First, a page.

I have a secret. It’s been creeping up on me the last few weeks but I’ve only just started to take notice. The random sore spots my feet wake up to, the restlessness I experience on a sunny weekend morning, the frequency with which my spandex has been visiting the washing machine. I think I’m becoming a runner again.
Last month, we ran City2Surf, the world’s largest run and Sydney’s favourite sporting event (that’s what they tell us). Niraj signed us up in secret. I think he told me on the flight to Paris, which is why our holiday was punctuated by early morning runs along French rivers. I got back from our travels on August 3rd with a week to spare. Between jet lag and short notice, I really didn’t have much time to “train” for those infamous hills. Still, we did just fine. Funnily enough, the race fell on the weekend we were moving into our new apartment. We conveniently fell out of bed in the corporate apt and walked 5 mins to the start line in the CBD and then ran to our new place in Bondi.
The crowds were unbelievable. 85,000 people had shown up to run City2Surf that morning and another 20,000 or so were out and about as supporters and volunteers! It felt amazing to be part of something so big. A colleague at work had warned me that the first five minutes would see jumpers and hoodies being discarded en masse — these Sydneysiders don their old woolies to stay warm at the start of the race and then cast them aside for the Red Cross to collect. Sure enough, we left behind piles of old clothes and a ton of collection volunteers.
The first couple of kms of these races can be really frustrating if you’re not prepared for some aggressive zigging and zagging. Because we registered late, we were grouped together with the walkers, which made it even slower. It was a good opportunity to see all the costumes though: there were superheros, muppets, ballet dancers and a lot of sponsored teams.
Niraj and I had committed to sticking together the entire way. As we hit the first of several sets of small hills, my eyes threw exaggeratedly exasperated looks at my husband. He laughed and said we’d hit the big hill — heartbreak hill apparently. He lied.
The uphill climbs kept coming and each time we thought (hoped), it was the last one, it wasn’t. Heartbreak Hill finally came. Wow. The half marathon I ran a few months ago in the New York winter suddenly seemed like a piece of cake. We made it through, panting and pushing. The camaraderie was amazing! Not just amongst the runners but with the supporters. People had actually baked cookies and come out onto the streets to feed us. Little kids stood on the pavements, shrieking “free high fives!”. A group of men, stripped down to their underpants and covered head to toe in blue paint (smurfs) were handing out gatorade; residents had come out onto their front lawns to reward interested runners with blasts of water from their hose pipes. The city’s spirit was incredible. As we came down the last hill, the beach came into view and we knew we were almost done. We picked up the pace for that last kilometer, rushing out along Campbell Parade, buoyed by the anticipation of the finish. We finished in 94 minutes.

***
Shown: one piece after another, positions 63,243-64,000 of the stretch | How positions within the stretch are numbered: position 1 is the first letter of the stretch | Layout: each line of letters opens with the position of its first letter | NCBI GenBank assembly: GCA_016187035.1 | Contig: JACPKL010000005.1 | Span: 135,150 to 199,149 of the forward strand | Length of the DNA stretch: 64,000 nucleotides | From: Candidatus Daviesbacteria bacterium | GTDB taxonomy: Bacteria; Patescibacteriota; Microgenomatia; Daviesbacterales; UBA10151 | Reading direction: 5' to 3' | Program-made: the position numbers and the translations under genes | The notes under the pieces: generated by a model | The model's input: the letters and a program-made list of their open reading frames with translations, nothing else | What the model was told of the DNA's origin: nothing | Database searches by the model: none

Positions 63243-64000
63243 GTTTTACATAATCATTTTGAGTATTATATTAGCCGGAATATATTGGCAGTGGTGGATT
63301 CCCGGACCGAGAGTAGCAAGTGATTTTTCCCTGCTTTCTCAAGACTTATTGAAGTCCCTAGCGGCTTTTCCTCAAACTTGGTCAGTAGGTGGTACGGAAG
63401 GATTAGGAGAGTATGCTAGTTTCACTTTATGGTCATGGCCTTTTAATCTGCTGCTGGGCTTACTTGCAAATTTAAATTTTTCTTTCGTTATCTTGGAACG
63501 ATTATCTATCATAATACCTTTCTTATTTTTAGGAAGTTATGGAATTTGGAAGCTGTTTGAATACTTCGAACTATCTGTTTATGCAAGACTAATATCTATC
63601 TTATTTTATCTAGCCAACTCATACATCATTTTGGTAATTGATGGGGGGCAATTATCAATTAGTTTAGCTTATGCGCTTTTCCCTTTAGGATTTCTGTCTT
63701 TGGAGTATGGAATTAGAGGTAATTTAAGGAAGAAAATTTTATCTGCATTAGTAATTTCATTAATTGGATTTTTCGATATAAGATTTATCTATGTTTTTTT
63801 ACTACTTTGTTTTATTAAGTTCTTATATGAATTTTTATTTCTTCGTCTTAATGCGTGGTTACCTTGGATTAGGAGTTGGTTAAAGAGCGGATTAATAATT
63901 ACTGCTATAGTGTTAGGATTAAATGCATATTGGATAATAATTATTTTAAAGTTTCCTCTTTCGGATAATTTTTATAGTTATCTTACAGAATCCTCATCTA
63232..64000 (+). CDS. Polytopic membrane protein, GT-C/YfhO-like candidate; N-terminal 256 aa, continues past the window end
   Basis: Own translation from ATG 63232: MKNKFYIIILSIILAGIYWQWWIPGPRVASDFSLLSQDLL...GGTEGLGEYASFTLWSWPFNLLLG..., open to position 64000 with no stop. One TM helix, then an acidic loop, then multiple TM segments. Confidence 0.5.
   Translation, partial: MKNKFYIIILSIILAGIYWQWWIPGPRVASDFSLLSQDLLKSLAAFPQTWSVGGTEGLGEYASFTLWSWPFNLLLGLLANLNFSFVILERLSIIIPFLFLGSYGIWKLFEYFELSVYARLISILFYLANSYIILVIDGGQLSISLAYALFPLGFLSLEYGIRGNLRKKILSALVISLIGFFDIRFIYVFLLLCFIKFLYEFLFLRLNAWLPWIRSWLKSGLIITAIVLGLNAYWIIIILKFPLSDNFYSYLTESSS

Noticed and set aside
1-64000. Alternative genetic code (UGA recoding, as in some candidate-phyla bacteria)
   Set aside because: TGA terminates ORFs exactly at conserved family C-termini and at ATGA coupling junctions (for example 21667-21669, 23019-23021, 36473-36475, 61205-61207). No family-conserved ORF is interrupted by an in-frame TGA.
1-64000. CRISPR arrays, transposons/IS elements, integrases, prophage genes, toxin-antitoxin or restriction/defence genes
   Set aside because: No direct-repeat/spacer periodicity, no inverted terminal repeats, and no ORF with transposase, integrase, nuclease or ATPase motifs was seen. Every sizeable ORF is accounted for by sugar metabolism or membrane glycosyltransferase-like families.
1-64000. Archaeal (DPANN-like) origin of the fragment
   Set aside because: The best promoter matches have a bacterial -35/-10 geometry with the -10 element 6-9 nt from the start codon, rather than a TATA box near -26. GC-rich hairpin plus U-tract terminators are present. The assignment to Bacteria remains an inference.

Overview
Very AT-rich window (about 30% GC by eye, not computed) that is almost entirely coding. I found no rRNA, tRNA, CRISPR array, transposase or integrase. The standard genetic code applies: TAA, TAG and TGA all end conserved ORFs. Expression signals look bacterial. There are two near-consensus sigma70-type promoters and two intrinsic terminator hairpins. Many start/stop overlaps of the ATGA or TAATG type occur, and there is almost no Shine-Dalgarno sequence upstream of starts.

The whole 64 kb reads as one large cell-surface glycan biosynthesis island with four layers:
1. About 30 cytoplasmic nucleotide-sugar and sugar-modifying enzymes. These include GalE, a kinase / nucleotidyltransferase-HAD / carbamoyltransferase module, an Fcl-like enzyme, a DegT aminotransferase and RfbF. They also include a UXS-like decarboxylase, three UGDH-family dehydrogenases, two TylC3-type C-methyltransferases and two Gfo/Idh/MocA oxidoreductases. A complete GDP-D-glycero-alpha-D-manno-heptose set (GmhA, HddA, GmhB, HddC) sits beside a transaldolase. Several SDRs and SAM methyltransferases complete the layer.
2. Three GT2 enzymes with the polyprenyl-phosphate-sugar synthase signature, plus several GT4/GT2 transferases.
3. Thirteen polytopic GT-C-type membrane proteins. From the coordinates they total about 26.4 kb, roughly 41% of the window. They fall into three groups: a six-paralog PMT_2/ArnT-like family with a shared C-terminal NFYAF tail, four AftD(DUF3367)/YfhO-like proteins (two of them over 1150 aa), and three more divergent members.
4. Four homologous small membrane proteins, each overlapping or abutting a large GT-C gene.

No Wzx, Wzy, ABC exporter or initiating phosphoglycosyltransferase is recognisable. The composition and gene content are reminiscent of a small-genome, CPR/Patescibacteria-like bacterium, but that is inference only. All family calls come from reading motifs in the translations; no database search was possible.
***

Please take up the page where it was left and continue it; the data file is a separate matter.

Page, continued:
City2Surf really was a symbolic (and convenient) run for us. Unlike most of the other 65,000 people who finished, we were lucky enough to skip the brutal bus journey home and walk back instead.
City2Surf wasn’t painless for me. My lack of training definitely made itself known later that day and even the next as my sore limbs and creaky joints began complaining. The longest I’d run in the weeks (months really) before was a pitiable half hour. And no, I hadn’t pushed myself up five massive hills. Since moving to Bondi, however, I’ve fallen back in love with running.
I’d become a fair weather outdoor runner in NYC (can you blame me?!) but the Bondi to Coogee trail and the perfect Sydney weather are impossible to turn down. Oh and it’s a 3 minute jog from our apartment. I’ve run it every weekend. The path snakes along the water and climbs up as suddenly as it drops down. The views are some of the most breathtaking I’ve ever seen. The beautiful Eastern beaches, the sparkling Pacific ocean, the dramatic cliffs and the glorious waves that crash against them. The trail is packed every weekend — Sydney power walkers, activity seeking tourists and of course Bondi locals walking their designer dogs. Last Sunday I ran the 12 km loop and rather than complaining, my muscles rejoiced at the challenge. I think I’m officially a runner again 🙂